Gentle Rogue
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In many respects, Gentle Rogue by Johanna Lindsey is the quintessential romance novel. First of all, it features the one and only Fabio on its cover. Secondly, the book’s plot is just so romantic and over-the-top that it could only belong in a romance novel. Unfortunately, the book proved to be just too convoluted for my taste.

Gentle Rogue opens in the year 1818. Miss Georgina (Georgie) Anderson of Bridgeport, Connecticut, has traveled to England (unbeknownst to her family but accompanied by Mac, a friend of the family) in search of her fiancé, who was conscripted into the British Navy at the start of the War of 1812. After she finds that her fiancé has married someone else, she and Mac must find a way back to America—but on the cheap, since they’ve used up all their money.

  
 
Mac finds work as a Boatswain’s Mate on a ship headed for Jamaica—where they could rendezvous with one of her brothers’ ships, since her family owns a whole shipping fleet, the Skylark Line. Georgie, however, must disguise herself and work as the captain’s cabin boy. The captain (and sometimes pirate), James Mallory, realizes almost immediately that Georgie is a woman. Naturally, the two fall in love, generating some rather bland love scenes, but then there are the typical misunderstandings and lack of trust.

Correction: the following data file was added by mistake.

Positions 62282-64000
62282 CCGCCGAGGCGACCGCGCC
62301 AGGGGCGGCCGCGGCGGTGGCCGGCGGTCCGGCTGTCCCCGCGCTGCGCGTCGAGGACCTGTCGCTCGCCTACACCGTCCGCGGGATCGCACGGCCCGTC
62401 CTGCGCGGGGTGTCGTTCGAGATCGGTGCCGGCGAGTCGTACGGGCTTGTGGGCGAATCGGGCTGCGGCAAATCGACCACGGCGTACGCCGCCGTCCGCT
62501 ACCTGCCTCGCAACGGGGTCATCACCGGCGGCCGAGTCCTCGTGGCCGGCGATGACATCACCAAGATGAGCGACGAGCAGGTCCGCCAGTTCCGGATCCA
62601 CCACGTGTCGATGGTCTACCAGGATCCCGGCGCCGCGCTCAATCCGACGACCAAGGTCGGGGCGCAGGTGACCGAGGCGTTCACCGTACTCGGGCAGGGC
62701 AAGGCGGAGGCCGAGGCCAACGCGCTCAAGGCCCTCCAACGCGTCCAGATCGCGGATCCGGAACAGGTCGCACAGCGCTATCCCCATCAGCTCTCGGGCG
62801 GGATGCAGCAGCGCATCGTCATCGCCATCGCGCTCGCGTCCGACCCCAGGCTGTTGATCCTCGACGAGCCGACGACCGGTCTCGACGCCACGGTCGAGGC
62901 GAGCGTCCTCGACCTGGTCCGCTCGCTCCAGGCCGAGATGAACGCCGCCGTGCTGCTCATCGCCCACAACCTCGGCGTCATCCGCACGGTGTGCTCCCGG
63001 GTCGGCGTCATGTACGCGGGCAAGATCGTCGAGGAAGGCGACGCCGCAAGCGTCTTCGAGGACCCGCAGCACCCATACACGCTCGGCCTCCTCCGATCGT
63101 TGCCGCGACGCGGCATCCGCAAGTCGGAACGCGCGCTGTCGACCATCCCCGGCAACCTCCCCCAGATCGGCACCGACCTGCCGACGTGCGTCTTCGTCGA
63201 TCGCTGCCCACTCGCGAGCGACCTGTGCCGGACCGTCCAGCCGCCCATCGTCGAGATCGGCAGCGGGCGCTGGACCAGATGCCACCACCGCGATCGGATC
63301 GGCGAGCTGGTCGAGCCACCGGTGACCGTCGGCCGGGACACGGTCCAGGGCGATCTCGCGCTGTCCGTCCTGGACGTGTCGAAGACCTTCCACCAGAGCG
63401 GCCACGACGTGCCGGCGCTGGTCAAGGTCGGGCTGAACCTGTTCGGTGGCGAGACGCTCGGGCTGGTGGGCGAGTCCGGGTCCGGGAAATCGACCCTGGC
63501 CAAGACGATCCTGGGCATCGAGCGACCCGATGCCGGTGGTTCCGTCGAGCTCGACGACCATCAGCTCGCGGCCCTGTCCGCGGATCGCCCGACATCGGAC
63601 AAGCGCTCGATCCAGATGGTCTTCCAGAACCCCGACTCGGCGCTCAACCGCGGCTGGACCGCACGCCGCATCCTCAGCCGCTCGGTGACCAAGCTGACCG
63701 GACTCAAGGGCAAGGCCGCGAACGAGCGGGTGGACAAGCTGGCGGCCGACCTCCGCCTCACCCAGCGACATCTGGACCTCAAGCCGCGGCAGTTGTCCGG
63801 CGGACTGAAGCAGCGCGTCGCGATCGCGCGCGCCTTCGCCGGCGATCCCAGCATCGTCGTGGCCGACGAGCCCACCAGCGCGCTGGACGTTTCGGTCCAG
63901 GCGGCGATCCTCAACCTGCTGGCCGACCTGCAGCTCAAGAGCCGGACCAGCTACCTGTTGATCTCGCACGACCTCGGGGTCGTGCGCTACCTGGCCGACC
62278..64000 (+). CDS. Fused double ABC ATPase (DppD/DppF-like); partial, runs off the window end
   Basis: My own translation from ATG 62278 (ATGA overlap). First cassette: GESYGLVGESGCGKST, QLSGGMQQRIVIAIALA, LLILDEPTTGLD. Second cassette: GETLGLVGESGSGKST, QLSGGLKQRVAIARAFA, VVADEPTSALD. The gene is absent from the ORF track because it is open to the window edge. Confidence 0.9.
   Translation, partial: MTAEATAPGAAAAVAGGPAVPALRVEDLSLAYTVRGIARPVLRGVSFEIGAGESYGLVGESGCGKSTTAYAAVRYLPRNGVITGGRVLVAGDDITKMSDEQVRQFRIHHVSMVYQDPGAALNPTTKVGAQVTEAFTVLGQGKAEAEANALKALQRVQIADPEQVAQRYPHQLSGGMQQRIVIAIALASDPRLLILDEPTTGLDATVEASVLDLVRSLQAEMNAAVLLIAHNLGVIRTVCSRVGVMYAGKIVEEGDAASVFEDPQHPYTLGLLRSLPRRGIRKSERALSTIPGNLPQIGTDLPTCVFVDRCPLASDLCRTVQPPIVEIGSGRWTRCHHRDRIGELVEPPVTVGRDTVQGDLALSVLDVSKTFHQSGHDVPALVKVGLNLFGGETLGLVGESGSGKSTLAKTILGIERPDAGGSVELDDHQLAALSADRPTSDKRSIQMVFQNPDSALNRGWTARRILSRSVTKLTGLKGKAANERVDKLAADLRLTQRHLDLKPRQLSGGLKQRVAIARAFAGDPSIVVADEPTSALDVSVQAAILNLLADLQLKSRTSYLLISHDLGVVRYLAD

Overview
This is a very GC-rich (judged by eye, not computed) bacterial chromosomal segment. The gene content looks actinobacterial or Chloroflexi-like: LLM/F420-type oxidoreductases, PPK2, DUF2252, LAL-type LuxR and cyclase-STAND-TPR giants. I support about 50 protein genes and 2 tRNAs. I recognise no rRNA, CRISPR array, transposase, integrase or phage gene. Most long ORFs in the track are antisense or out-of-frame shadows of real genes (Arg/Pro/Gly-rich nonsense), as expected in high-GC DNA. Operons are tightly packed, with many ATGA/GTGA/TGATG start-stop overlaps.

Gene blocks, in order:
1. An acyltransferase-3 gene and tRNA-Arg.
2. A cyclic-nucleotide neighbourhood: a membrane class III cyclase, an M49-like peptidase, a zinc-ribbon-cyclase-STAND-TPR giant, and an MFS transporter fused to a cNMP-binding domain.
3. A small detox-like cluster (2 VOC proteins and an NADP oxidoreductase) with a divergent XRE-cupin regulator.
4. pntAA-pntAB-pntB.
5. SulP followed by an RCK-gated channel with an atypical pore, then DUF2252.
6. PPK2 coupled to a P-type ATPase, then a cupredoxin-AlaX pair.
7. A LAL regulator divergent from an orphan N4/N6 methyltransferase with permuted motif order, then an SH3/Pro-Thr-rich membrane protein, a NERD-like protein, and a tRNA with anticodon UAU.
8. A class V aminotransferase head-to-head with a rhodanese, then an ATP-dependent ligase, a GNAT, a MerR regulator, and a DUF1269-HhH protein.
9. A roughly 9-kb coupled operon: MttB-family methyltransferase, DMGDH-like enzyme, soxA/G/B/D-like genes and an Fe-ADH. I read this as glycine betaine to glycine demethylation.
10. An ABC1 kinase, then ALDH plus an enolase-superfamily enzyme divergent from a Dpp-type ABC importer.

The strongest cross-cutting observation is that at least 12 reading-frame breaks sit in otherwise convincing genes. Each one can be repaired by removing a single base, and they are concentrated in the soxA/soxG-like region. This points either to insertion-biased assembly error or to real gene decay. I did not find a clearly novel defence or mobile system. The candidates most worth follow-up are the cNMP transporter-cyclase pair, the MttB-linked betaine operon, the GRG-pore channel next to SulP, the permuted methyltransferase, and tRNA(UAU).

Thinking that Mallory doesn’t love her—and that he doesn’t intend to marry her—Georgie returns home to Bridgeport. Mallory follows her to try and win her back. At the same time, he also has to try to win over her brothers, several of whom he had skirmishes with during his years as a pirate.

Gentle Rogue would have worked out just fine if Lindsey had simply stuck to the simple, romantic plot—instead of throwing in numerous twists that simply do nothing to propel the action. The added twists only bog down the story, turning a nice, romantic tale into a thoroughly boring and tedious one. While I give Lindsey credit for doing her homework—since she obviously did a lot of research regarding the War of 1812, nautical terms, and the shipping business—she goes into way too much detail, making things rather dull. If I wanted to read about the sea and ships, I’d read Horatio Hornblower—not a romance novel. Lindsey also uses dialogue as a tool for exposition entirely too much, and the characters often talk and talk (and talk) for no apparent reason. For instance, Georgie’s brothers spend several pages talking about women and their “eccentricities.” It’s all just unnecessary.

All in all, I had high hopes for Gentle Rogue. After all, any book with Fabio on the cover has to be good, right? But while Lindsey gets an A for effort, she was simply overly ambitious, and she turned a perfectly good romance into a tedious story about the sea.

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